What kind of a year has 2018 been for you?
2018 has been wild. After seven and a half years and a lot of hard work with the team, we finished building the new Site Gallery and then I moved to MIMA. A change is as good as a rest. I was very grateful that the Site team let me come back and co-curate with Angelica Sule the launch exhibition ‘Liquid Crystal Display’. I’ve loved seeing that project transform a special little gallery into something that has more scale and resource for the future. It’s been brilliant handing it over to Sharna Jackson who is now peering under the artistic bonnet and remaking it again. And for me, MIMA has been a dream. I wanted to see if the words on the tin were true… this is a place where art is in action in society. There’s a fantastic team here who have achieved so much already so there’s plenty to build upon.

What has changed for the better and what, if anything, has changed for the worse?
Watching the Brexit debate unfold has been like seeing history passing in front of your face in slow motion. We’re in the middle of a battle of ideas and it’s hard to know where it will land. I am ever hopeful that things could change for the better as people realise that living together might be better than a very nasty divorce. Watching austerity play out on the streets has been heart breaking. We shall see.

For the better, I am gradually seeing our sector change. There are new people, new ideas and new voices emerging. I loved the Turner Prize announcement this year. It felt quite different. That’s exciting. We need to change a lot.

What do you wish had happened this year, but didn’t?
Well, I really wanted to travel up the Tees river on a boat. I didn’t think it would happen and then one Saturday I got a call that a private craft was available to take me and my son on a trip. We travelled five hours there and back out to sea and through all the heavy industry, mineral piles, shipping container docks, energy stores, out to the windfarm. So, actually, the thing I wished to do did happen in the end. The weather turned the following day and it’s too cold and choppy to travel on a small boat now. It gave me an insight into the extraordinary infrastructure here. That’s one of the things I find so exciting about working in this area. Invisible things that produce the material world as we know it (energy, plastics, steel) are understandable from an entirely different angle.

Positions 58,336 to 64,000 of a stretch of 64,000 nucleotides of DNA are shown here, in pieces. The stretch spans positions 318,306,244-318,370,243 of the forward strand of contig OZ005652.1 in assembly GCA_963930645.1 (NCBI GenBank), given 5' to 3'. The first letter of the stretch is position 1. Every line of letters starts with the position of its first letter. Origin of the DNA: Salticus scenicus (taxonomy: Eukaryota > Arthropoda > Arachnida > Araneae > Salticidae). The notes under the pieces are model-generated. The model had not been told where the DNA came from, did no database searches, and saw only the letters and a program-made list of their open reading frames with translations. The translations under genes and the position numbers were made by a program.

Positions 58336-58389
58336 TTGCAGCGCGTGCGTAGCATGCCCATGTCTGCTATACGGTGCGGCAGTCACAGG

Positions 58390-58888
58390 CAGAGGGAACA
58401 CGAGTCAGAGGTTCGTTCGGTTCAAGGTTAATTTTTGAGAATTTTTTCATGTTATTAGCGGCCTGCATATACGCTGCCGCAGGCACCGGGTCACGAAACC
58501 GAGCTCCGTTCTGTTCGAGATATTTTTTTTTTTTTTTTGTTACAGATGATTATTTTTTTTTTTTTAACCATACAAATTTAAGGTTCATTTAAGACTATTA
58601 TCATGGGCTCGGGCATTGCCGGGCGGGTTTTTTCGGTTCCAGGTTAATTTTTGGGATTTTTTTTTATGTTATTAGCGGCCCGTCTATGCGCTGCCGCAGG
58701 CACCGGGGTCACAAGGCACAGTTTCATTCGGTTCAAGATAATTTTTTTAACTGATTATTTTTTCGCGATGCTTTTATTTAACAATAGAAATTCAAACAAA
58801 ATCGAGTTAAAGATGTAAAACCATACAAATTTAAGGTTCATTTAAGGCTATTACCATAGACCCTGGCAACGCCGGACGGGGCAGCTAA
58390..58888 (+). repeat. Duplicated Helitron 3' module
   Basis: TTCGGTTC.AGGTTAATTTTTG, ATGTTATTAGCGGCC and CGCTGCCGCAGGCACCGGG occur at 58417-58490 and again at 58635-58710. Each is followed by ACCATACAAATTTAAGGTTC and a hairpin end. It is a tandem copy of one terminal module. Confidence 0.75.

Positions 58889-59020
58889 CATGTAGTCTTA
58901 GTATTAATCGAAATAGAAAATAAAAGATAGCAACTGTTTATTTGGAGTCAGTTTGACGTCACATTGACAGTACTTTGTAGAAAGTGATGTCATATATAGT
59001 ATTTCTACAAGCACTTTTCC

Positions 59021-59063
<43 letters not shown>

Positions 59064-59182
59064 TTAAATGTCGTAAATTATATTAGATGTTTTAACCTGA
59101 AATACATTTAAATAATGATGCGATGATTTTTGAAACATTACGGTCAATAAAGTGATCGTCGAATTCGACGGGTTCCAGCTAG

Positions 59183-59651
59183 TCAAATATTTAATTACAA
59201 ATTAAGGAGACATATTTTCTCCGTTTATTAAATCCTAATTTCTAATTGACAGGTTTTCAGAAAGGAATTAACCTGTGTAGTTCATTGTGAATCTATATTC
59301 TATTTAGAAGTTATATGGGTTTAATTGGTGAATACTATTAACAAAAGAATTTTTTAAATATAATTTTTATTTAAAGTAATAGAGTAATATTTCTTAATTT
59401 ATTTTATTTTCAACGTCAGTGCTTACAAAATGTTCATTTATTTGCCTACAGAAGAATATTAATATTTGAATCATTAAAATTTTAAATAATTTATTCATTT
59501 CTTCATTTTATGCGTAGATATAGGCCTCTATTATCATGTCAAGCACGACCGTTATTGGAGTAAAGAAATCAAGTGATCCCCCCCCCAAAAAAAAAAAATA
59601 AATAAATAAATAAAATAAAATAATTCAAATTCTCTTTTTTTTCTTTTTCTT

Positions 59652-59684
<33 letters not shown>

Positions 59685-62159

What would you characterise as your major achievement this year and why?
Seeing Site Gallery into its new building was pretty amazing. It’s a gorgeous gallery and feels like a proper space to give to artists. I was really pleased to leave the Freelands Artist Programme award behind as there are so many extraordinary artists in Sheffield and it’s a great resource for that creative community. Getting the job as director of MIMA is my greatest achievement though. I am loving it and feel like the right person, in the right place and the right time, and that’s such a fantastic sensation.

Is there anything you’d like to have done this year but haven’t?
It’s been a funny year because I’ve needed to not do certain things. When I arrived at MIMA the curatorial team had reduced as the men in the team had moved on. This left behind a band of brilliant women, two of whom had worked on many projects but didn’t yet have their own curatorial credit to their name. One of the most important things to do then was to back the team so that they could get on and deliver some fantastic work. This has led to a carefully researched collection display developed by a set of communities connected by LGBTQI+ concerns in collaboration with a curatorial fellow Claire Mead and our in-house curator Helen Welford. At the same time a stunning show by Chila Kumari Singh Burman has been beautifully curated by Olivia Heron. It’s the first time a major institution has undertaken a solo retrospective of this scale and it reveals the complexity and currency of Burman’s work. The work sparkles. And Elinor Morgan, who is our senior curator, has co-curated a great project based around the Cumbrian artist Peter Hodgson and the many international contemporary artists who have responded to his work. In 2019 we will recruit some new curators to join us, but by carefully doing nothing too quickly I have had a great opportunity to understand the core creative team here at MIMA and support them to make exhibitions that matter.

What would make 2019 a better year than 2018?
No austerity, no Brexit… There are a load of great projects that I want to get off the ground. But that is always the way… I enter 2019 with an open mind. The incredible people, artists, friends around me keep me inspired. It is easy to feel despondent then I meet an artist and hear about their work. I’ve loved meeting Emily Hesse speaking about Hannah Arendt, Laura Harrington telling me about her research into the Uplands of Cumbria, Anna Barham, Suzanne Treister… artists make life so much better than it would otherwise be. That will be the same for 2019.


  • The answer to the fifth question was amended after publication at the request of Laura Sillars

1. Laura Sillars. Photo: MIMA
2. Joanne Tatham and Tom O’Sullivan, A Proposal to Ask Where Does A Threshold Begin & End, 2018, Middlesbrough Institute of Modern Art. Photo: MIMA
3. Site Gallery’s inaugural exhibiton ‘Liquid Crystal Display’. Photo: Jules Lister; Courtsey: Site Gallery 2018

More on a-n.co.uk:

“A blank canvas for artists to experiment and create new work”: Sheffield’s Site Gallery reopens after £1.7m development


Best exhibitions of 2018: a-n writers pick their top shows of the year

Artists’ Books 2018: 10 of the best, from irreverent fun to brutal heartbreak